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Western Queensland's big wet turns farmers' fortunes around

Monday March 5, 2018 - 15:04 EDT
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The McConachy family is delighted their cattle station in Duchess is sat in floodwater. - ABC

Six of the last seven years have been tough on Noela and Bob McConachy.

The dams were going dry, meaning they had begun carting water to their cattle station near Duchess, south of Mount Isa, in western Queensland.

In the space of a few days, everything has changed — more than 115mm has fallen at their 1,200 square kilometre property since Saturday morning.

"We went from a desert to an island," Ms McConachy said.

"Everything is wet and muddy now, but beautiful, absolutely beautiful."

With floodwater surrounding their home, the McConachys and their grandchildren are not able to see the full impact of the rain on their property, but they are confident the most of the cattle would have moved to higher ground.

"If it's been widespread over the property, we'll be walking around for the next month with smiles on our faces," Ms McConachy said.

"Even though it's been good rain, it is only just a start. We need follow up to be able to say that we've got a good season.

"All those dry years have put on a lot of pressure with the constant need for the truck to travel to get a load to feed the cattle.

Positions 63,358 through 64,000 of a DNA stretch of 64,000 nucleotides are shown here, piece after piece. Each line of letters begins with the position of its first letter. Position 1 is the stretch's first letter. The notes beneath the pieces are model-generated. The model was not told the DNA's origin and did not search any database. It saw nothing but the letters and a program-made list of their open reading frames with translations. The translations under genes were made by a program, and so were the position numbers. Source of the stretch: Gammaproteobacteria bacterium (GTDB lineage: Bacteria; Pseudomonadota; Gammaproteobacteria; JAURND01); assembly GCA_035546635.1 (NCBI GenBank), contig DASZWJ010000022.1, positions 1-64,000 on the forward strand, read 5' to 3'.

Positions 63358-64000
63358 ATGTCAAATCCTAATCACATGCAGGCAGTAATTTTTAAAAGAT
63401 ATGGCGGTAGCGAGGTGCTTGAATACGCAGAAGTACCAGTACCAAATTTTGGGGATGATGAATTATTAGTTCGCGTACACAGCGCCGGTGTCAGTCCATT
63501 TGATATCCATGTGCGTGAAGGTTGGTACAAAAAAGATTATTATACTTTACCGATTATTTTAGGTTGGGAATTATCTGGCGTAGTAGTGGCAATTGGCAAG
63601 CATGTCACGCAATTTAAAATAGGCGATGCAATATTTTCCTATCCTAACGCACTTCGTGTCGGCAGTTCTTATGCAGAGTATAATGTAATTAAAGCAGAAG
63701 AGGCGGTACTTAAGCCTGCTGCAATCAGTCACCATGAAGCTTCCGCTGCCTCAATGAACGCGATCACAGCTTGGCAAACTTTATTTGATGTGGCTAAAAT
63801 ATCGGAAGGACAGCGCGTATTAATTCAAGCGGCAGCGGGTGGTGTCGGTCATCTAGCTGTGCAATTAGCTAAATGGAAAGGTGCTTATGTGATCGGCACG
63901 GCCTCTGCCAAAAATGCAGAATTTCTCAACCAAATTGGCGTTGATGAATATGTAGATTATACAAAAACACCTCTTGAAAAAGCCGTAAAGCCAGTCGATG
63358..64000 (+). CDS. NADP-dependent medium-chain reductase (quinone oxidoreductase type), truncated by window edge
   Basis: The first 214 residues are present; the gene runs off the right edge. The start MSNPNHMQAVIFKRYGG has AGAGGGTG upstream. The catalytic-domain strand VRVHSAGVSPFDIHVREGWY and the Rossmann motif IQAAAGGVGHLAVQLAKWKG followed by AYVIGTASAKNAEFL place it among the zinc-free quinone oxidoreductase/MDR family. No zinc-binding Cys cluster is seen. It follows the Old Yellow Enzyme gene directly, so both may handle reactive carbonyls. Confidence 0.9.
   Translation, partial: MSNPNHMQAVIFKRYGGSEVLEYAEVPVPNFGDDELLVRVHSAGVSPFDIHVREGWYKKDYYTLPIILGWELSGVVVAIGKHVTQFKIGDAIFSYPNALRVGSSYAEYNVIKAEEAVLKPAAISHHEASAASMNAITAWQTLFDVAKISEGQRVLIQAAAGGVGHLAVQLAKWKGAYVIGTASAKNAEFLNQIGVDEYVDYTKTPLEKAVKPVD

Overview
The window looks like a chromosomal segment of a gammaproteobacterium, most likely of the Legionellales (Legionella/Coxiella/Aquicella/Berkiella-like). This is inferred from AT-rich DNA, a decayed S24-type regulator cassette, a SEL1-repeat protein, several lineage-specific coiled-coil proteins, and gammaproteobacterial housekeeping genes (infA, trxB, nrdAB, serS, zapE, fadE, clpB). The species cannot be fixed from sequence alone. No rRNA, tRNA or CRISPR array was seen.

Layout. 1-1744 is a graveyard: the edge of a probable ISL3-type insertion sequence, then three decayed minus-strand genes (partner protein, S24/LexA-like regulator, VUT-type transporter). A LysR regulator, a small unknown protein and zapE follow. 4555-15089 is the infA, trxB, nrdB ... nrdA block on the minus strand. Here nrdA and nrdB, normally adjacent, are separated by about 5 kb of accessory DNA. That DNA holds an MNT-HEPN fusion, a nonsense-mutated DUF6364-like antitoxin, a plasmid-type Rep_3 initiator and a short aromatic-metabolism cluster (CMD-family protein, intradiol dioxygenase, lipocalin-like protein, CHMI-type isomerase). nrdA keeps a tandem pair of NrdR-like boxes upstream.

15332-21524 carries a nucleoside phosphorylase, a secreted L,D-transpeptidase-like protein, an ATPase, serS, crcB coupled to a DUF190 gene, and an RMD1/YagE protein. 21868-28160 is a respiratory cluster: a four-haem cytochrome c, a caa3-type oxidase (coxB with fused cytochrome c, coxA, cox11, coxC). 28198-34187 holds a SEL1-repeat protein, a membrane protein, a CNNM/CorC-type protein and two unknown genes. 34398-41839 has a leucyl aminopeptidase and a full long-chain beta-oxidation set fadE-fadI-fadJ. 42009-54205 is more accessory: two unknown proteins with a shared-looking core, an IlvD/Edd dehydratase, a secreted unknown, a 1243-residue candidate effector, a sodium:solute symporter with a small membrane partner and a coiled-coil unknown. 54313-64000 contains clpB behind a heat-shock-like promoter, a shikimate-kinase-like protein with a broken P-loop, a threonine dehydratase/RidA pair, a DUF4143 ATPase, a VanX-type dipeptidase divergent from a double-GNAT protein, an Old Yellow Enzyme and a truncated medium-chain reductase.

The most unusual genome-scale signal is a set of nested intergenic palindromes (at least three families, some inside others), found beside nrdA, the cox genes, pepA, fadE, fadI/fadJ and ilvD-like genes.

"This year was particularly worrying, because the dams were all going dry one by one and we were going to end up with a major water issue."

The rain has also reached the Longreach Shire Council, about 700 kilometres west of Rockhampton.

Mayor Ed Warren said the dam in the town of Ilfracombe was "bone dry" until the rain came on Saturday night.

"When I came here and looked over the wall just after 7 o'clock I got very emotional," he said.

Cr Warren said the rain would boost spirits in the region, which has been suffering from drought for years.

"We don't want our community to face this ever again, we want plenty of water," he said.

"When you're in a long drought like we've had, you've got to have something."

Flash flooding, damaging winds predicted

Parts of western Queensland have been inundated with floodwater, which brought more than 400mm to parts of the region.

A severe weather warning remains in place for an area between Mount Isa and Winton, stretching south into the channel country.

The Bureau of Meteorology (BOM) has warned of flash flooding, damaging winds and thunderstorms, and expects the low-pressure system to shift back north towards Mount Isa.

Cloncurry Mayor Greg Campbell said the Cloncurry River peaked at about 7 metres on Saturday night, and that had started to drop.

"Anyone living along the river that might have had water in their back yards, they'll be breathing a sigh of relief this morning," he said.

Cr Campbell said rain in recent days was welcomed by graziers who had been experiencing drought-like conditions.

"It was fantastic, steady rain, no massive big downpours that causes erosion or washes top soil away," he said.

Water supplies in the region were down at about 36 per cent, but after the rainfall it had gone back to 100 per cent.


© ABC 2018

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